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Friday, December 25, 2009

"Servant of the Underworld" by Aliette de Bodard (Reviewed By Liviu Suciu)

Official Aliettte de Bodard Website
Read Obsidian Shards an award winning story set in the milieu of the novel
Order "Servant of the Underworld" HERE

INTRODUCTION:I have heard of Aliette de Bodard in connection with her short fiction published in various places - most recently I greatly enjoyed her story "City of the Gods" in the debut issue of online zine Alternative Coordinates (FBC Rv #1, FBC Rv #2, FBC Rv #3 tbp soon). My short take on the City of Gods story ran like this:

"this is a fantasy offering with a traveler in search for atonement; great atmosphere and world building in only few pages; I would enjoy a novel based on it. The other highlight of the zine for me."

So when I heard of "Servant of the Underworld" I was immediately interested even though it's set on our Earth (an alt-version with Gods and magic) - the world building, style and atmosphere of the story above could naturally translate here in the Aztec world the blurb implies - and the novel shot to the top of my reading list. On finishing it I am happy to say that it satisfied my already very high expectations and I will give you the reasons why as well as more detail about it below.

FORMAT/CLASSIFICATION: "Servant of the Underworld" stands at about 400 pages and is narrated by Acatl, a semi-disillusioned "priest of the dead" and servant of the "duality" - which essentially means an investigator that deals in the magic of the underworld, so acts as coroner at deaths, as priest at cremations and investigates occurrences of dark magic.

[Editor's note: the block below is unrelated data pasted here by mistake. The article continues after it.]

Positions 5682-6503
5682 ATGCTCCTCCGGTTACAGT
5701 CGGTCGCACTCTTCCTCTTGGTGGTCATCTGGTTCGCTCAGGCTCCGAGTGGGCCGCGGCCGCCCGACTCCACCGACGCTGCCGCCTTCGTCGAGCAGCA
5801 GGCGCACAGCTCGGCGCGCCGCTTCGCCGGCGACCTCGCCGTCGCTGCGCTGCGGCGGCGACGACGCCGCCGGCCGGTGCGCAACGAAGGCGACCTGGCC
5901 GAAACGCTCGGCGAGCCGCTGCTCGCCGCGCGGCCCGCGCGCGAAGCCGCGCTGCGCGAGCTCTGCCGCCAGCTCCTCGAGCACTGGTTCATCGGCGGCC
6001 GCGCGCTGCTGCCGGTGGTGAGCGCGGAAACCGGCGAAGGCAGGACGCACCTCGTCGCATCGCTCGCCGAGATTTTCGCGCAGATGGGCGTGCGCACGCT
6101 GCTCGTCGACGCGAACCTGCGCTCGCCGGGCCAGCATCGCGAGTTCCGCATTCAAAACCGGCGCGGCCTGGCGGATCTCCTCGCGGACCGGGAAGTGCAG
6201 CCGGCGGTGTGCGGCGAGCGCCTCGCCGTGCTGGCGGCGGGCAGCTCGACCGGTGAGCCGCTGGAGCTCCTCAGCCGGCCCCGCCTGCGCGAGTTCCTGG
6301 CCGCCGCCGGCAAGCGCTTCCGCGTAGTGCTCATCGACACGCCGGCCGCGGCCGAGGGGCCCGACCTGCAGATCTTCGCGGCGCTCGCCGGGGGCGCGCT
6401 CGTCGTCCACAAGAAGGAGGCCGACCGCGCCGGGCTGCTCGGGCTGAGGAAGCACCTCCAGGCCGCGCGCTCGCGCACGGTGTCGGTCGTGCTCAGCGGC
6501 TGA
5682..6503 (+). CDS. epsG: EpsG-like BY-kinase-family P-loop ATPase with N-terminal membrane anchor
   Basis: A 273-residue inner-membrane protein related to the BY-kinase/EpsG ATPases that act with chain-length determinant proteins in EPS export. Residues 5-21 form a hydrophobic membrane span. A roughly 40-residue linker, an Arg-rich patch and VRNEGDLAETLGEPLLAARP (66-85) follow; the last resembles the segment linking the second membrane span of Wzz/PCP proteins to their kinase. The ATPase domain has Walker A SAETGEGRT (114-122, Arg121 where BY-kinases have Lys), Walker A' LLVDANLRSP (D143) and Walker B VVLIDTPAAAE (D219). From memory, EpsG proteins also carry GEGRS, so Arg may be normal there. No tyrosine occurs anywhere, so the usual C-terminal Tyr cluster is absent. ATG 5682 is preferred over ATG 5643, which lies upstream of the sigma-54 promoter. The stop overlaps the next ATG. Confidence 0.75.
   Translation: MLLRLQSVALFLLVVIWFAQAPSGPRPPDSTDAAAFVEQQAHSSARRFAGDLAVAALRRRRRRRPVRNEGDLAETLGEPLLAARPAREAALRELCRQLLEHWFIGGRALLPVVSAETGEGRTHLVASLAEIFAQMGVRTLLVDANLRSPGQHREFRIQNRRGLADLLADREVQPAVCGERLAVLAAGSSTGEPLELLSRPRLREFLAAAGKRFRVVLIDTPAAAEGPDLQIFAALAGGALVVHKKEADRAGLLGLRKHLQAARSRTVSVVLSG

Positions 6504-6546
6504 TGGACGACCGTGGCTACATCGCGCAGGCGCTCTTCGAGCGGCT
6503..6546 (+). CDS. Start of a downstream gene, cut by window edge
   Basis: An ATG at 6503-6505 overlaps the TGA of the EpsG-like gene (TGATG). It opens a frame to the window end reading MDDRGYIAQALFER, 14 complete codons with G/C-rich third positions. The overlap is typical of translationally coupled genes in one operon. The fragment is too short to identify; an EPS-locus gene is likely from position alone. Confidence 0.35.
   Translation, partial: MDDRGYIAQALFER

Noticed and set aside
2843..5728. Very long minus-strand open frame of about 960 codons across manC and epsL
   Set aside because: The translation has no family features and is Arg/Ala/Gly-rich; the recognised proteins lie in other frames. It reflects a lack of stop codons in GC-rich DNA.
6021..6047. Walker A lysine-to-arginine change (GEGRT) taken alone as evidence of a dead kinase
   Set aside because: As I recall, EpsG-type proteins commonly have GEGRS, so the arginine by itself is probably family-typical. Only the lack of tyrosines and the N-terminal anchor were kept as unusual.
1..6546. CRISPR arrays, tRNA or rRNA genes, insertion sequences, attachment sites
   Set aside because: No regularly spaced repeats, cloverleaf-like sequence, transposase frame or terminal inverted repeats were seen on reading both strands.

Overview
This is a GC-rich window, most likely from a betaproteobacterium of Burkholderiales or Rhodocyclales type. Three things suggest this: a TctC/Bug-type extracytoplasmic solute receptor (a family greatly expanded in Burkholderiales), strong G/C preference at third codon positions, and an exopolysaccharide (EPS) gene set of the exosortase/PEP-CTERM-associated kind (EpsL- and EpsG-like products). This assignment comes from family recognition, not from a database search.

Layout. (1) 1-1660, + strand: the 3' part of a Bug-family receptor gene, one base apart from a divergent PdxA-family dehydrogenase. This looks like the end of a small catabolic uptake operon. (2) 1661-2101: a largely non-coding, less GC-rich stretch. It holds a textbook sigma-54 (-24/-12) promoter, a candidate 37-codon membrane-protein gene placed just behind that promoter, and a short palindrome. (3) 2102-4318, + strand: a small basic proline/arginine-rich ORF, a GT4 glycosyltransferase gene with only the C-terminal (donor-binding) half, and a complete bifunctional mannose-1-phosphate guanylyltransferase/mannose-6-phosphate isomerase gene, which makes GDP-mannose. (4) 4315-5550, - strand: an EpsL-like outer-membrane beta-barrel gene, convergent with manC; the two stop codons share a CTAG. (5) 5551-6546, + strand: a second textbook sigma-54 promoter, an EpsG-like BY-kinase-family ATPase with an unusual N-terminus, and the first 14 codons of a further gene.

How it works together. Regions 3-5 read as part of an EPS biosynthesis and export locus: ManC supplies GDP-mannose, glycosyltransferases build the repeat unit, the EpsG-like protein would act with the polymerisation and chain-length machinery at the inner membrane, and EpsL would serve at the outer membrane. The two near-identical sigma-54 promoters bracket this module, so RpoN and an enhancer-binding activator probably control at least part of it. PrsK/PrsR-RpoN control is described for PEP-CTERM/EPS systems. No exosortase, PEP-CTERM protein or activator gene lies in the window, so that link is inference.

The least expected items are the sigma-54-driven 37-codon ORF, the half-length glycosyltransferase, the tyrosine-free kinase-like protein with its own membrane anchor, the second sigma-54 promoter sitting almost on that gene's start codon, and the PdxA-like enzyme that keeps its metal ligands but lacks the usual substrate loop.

The novel fits most comfortably under the heading of "dark fantasy" with the tropes of contemporary urban fantasy - magic, sorcerers, powerful supernatural beings - called Gods here - lots of blood and violence, mostly urban setting - but is set in the Aztec Empire at its peak in the late 15th century.

OVERVIEW/ANALYSIS: From the first pages of the novel we are plunged in its strange world, when Acatl is summoned by his immediate superior/mentor, Ceyaxochitl, a high-powered priestess of the duality to investigate a mysterious disappearance and presumed murder of an up-and-coming priestess of great but slightly fading beauty and even greater ambition. While "jaguar" magic seems to be involved and not Acatl's field of expertise in "underworld" magic, Ceyaxochitl and her immediate staff are very busy with palace intrigues since the Emperor is dying, while Acatl finds out that his estranged and seemingly very successful warrior/knight brother Neutemoc is the prime suspect so he has a cleasr incentive to solve the "case".

From here the investigation follows the usual pattern with twists, false trails and unexpected links but the main attraction of the novel is in "discovering" its world more than the whys and who of the crime. A brutal caste world with blood, slavery, human sacrifices, specific roles for women, the Aztec Empire is also a world of social mobility and opportunity at least for the lucky ones who attract attention from the powerful or the Gods.

There are four major ingredients in this book: the world-building, the mystery, the magic and the style/narrator. The world-building is exquisite and we *believe* we are transported to the 15th century Tenotichtlan and together with the superb voice they formed the main reason I enjoyed this book so much; the mystery is ok, nothing special but it powers the story-line and through it we peel layer after layer and get to understand the setting; the magic involving gods meddling in the world is something familiar both in sff and in more mainstream stuff (from The Omen and Bible-apocalyptic stories on) and while I am not that big a fan of such, it did not really distract from my enjoyment of the novel. Servant of the Underworld is a standalone as the narrative goes with a definite theme and ending but part of a series which goes on my
high priority "current series following" list.

Highly recommended; Ms. de Bodard is a writer to watc


Anonymous said...

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